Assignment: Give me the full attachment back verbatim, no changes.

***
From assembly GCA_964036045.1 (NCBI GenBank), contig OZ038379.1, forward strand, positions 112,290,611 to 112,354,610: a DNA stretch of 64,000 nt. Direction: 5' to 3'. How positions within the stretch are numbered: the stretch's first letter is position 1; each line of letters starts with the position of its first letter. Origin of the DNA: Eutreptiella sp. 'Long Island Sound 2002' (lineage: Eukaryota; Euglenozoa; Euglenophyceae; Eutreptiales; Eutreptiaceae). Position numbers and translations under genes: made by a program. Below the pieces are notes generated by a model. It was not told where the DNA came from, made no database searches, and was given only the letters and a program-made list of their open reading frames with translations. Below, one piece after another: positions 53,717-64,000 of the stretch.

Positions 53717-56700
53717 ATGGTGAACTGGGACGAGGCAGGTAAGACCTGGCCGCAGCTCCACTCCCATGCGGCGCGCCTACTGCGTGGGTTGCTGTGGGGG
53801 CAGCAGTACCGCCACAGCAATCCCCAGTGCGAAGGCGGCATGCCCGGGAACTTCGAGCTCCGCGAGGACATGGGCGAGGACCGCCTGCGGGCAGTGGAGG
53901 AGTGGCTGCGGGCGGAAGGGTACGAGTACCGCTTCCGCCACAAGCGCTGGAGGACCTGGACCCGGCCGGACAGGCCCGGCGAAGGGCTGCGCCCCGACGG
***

From assembly GCA_964036045.1 (NCBI GenBank), contig OZ038379.1, forward strand, positions 112,290,611 to 112,354,610: a DNA stretch of 64,000 nt. Direction: 5' to 3'. How positions within the stretch are numbered: the stretch's first letter is position 1; each line of letters starts with the position of its first letter. Origin of the DNA: Eutreptiella sp. 'Long Island Sound 2002' (lineage: Eukaryota; Euglenozoa; Euglenophyceae; Eutreptiales; Eutreptiaceae). Position numbers and translations under genes: made by a program. Below the pieces are notes generated by a model. It was not told where the DNA came from, made no database searches, and was given only the letters and a program-made list of their open reading frames with translations. Below, one piece after another: positions 53,717-64,000 of the stretch.

Positions 53717-56700
53717 ATGGTGAACTGGGACGAGGCAGGTAAGACCTGGCCGCAGCTCCACTCCCATGCGGCGCGCCTACTGCGTGGGTTGCTGTGGGGG
53801 CAGCAGTACCGCCACAGCAATCCCCAGTGCGAAGGCGGCATGCCCGGGAACTTCGAGCTCCGCGAGGACATGGGCGAGGACCGCCTGCGGGCAGTGGAGG
53901 AGTGGCTGCGGGCGGAAGGGTACGAGTACCGCTTCCGCCACAAGCGCTGGAGGACCTGGACCCGGCCGGACAGGCCCGGCGAAGGGCTGCGCCCCGACGG